- Audio CD (April 24, 2007)
- Number of Discs: 2
- Label: Star Apple Kingdom
- ASIN: B000NQR7U2
- Average Customer Review: 16 customer reviews
- Amazon Best Sellers Rank: #197,834 in CDs & Vinyl (See Top 100 in CDs & Vinyl)
Future Clouds & Radar
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Double CD debut album originally released in 2007; Led by Robert Harrison (Cotton Mather), FS&D combined indie pop, psychedelic stylings reminicent of The Beatles and XTC and the brightness of Starlight Mints into a unique sound that earned them critical praise from the indie pressinistas
Robert Harrison, the creative force behind Future Clouds & Radar, set an ambitious goal for himself and his musical cohorts: to create a double album that sustained itself in every regard from beginning to end. Having suffered a serious spinal injury five years ago, he was confined to his bed for a couple of years as he slowly recovered. The 27 songs he brought to his band are not so much a portrait of a man on the mend as a look at the emotional and creative forces that whirl through an active mind in a still body. While the utter sprawl of pop smarts, riveting hooks, mesmerizing arrangements, and alluring lyrics bring forth comparisons to Robert Pollard, there's greater sonic variety (including judiciously deployed horns at crucial junctures) and painstakingly finessed production decisions. The songs call out for attention on first play; subsequent listens yield a world of subtle nuances and surprises. Harrison met his goal: file this next to the White Album. --David Greenberger
Top customer reviews
On this disc, I hear waves of ELO, The Beatles, Elvis Costello, Blood Sweat & Tears, Smashing Pumpkins, and more. Of particular interest to me are the more "trippy" cuts that will take you back to the late 60s and early 70s, if you happen to be old enough to know what I mean. One reviewer's work (sorry, I can't remember where I read it) suggested that this album should be stored next to The White Album in your collection and I agree, but my copy is sitting near the CD player for quick and easy access. Thanks to Robert Harrison and all involved with the making of this disc.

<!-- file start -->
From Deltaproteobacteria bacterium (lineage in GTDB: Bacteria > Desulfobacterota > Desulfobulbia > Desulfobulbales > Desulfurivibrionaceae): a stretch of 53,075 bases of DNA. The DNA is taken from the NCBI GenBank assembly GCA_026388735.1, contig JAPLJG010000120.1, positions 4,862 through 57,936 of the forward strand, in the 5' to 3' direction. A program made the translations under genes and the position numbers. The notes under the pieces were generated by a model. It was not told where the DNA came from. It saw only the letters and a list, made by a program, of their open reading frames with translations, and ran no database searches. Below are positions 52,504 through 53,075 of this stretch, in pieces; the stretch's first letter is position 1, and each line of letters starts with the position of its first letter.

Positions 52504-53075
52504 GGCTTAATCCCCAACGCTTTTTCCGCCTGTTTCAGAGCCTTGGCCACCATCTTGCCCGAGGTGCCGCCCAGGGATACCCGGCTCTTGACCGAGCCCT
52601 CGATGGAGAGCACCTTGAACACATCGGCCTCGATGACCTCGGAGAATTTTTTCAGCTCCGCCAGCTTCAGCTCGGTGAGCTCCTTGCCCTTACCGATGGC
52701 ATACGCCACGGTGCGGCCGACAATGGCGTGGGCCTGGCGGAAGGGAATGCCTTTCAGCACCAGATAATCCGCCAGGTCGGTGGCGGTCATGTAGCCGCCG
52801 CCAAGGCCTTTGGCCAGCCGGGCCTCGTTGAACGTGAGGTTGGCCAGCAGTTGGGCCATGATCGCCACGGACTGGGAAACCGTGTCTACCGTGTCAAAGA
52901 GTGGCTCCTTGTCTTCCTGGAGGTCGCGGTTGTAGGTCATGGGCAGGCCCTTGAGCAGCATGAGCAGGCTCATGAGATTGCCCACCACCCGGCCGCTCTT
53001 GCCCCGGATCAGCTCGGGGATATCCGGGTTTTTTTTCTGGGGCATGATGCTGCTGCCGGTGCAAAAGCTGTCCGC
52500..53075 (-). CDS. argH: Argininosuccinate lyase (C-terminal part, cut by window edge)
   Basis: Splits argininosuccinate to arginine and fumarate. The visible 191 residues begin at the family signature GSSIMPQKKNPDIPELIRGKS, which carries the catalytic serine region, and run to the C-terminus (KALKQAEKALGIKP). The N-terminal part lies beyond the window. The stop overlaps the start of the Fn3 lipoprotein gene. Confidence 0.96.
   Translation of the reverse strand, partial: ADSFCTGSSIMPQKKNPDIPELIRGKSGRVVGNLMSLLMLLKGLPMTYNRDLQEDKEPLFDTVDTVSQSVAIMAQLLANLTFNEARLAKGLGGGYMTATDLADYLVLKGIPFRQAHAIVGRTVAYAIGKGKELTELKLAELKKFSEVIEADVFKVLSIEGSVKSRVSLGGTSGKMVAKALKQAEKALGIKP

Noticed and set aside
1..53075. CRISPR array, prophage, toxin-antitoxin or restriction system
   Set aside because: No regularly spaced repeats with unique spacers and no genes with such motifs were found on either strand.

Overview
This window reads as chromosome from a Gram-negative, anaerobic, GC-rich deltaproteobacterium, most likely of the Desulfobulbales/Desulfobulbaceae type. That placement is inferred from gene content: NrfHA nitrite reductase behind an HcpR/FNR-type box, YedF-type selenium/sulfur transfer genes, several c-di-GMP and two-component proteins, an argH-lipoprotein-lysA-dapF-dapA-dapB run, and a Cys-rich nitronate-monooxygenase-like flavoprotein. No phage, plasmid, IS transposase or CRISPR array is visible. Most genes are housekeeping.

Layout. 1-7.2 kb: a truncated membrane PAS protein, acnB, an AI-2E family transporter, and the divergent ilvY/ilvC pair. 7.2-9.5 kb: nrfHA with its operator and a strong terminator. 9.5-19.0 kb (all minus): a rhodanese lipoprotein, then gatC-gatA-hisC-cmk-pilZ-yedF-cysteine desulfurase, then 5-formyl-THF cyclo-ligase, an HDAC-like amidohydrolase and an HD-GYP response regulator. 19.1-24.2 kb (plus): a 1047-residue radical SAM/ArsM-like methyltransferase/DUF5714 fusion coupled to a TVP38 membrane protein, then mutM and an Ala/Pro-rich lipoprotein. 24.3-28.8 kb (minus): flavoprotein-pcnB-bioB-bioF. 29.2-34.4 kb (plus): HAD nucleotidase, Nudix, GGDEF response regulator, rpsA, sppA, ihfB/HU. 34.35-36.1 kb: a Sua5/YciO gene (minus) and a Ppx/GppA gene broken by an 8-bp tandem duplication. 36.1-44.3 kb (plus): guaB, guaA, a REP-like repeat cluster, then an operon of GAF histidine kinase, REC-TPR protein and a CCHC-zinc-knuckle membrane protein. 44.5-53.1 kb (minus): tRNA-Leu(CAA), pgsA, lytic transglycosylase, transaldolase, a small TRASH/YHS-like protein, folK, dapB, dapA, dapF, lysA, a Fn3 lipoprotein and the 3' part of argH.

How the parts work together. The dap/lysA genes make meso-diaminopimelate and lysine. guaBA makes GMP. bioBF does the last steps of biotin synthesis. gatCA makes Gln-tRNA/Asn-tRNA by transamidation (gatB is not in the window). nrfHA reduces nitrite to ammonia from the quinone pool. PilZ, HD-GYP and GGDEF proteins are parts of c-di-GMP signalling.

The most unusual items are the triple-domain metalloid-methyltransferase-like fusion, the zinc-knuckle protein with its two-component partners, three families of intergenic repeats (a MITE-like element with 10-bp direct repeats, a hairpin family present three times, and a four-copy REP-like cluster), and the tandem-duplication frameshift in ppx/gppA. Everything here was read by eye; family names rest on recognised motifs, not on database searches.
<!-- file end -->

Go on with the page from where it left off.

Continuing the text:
An amazing work that beacons you back time and time again!
It's pretty audacious to put out a double album as a first release, but Harrison's a mature songwriter, so he's obviously got a backlog of great tunes. There are a few songs here that are as good as anything Cotton Mather ever put out, "Hurricane Judy" is a dense, catchy, guitar-driven tune; it's impossible not to call it Beatlesesque. "Get Your Boots On" is almost heavy, well, at least as heavy as this kind of thing gets. "Build Havana" is lovely, but in a totally different way. "Dr No" is a great tune with some of Harrison's cleverest lyrics yet. It reminds me of the fussier stuff on CM's "Cotton is King", sort of reminiscent of Squeeze. If "Back Seat Silver Jet Sighter" doesn't take off in quite the direction I'd hoped it would based on the first few notes, it certainly goes somewhere wonderful, ending up with horns and tubular bells chiming away.
In short, if you ever liked Cotton Mather, you should like Future Clouds a lot, though it's not quite as direct as that band's music. It takes a few listens to get into the tunes. "Drugstore Bust" for example, starts out very strangely. Harrison's developed a real love for the sound of Pro Tools, which lets musicians cut and paste sounds and collage them. "Drugstore" first minutes are fragile, shuddering and odd, the song eventually settles into something you'll be singing for days. (Even if you can't make sense of the abstract lyrics.)
There's only one or two outright bad numbers. "The Great Escape" is an upbeat song that just sounds both bland and dishonest--like an attempt at a "hit song". Like with every double-album ever, there's some tedious filler here, too. I'll be skipping over experimental things like "Cowboy Weather" and "Letters to Junius", thanks. But there's a lot less of that than you'd think for a double album, and Disc 2 is actually really strong right to the end, where you get the straight pop of "Altitude" followed by the Irish-sounding(?) "Christmas Day 1923" and the rocking closer "Safety Zone".
Most recent customer reviews
equivalent to Game Theory's "Lolita Nation". That is a great thing!Read more
is that every album was an adventure.Read more